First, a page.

Adenomyosis: A Déjà Vu?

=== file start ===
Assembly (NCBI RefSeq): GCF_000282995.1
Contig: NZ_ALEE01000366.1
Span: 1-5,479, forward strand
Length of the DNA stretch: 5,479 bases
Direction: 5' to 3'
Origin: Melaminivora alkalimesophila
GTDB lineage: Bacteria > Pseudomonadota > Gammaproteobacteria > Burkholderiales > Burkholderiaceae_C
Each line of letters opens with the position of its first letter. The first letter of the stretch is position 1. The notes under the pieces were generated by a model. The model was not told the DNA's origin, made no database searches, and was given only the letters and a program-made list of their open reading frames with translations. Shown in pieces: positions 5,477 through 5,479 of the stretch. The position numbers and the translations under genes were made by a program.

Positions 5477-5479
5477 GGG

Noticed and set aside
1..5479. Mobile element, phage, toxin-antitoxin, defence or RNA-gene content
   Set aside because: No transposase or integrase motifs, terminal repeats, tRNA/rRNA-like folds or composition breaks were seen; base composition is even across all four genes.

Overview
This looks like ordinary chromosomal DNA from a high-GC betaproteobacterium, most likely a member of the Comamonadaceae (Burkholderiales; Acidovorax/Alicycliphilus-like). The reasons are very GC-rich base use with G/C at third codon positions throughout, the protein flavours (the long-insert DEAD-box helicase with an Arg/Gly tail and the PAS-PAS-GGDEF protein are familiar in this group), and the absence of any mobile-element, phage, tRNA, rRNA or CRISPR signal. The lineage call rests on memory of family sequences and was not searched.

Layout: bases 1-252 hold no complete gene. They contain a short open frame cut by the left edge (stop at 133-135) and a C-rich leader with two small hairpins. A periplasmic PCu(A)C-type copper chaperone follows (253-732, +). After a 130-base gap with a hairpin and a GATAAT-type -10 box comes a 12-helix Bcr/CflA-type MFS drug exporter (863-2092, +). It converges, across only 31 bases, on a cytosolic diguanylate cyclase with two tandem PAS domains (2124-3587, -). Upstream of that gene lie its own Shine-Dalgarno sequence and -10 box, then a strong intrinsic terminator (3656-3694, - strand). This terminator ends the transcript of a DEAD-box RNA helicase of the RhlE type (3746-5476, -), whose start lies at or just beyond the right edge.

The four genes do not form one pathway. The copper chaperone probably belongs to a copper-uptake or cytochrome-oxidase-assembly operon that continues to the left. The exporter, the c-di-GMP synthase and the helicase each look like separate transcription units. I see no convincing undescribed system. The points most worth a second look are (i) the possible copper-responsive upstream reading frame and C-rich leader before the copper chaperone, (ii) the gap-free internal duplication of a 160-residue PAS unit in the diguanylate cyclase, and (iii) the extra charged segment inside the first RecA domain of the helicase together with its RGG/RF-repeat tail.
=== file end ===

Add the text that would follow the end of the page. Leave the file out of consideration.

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Adenomyosis is a relatively frequent finding in series of hysterectomies performed for menorrhagia and dysmenorrhea. Evident selection biases of the available studies on adenomyosis have always limited the possibilities of defining the real clinical importance of the condition. Until now the only certain diagnoses have been made by histopathologists on uteri removed at surgery, but recently various sufficiently accurate techniques have been suggested which allow diagnosis on the uterus in situ. With the these methods it might be possible to obtain correct information on the epidemiologic characteristics of adenomyosis and to clarify whether it has a pathogenic role in unexplained ovulatory menorrhagia and juvenile dysmenorrhea. Furthermore, resectoscopic treatment has been proposed in some mild forms of adenomyosis to avoid hysterectomy, whereas it seems improbable that medical treatment can offer a definitive solution. The adoption of standard histologic criteria for adenomyosis seems important. Until this is done, it will be difficult to establish whether adenomyosis is really a disease or merely a paraphysiologic condition.

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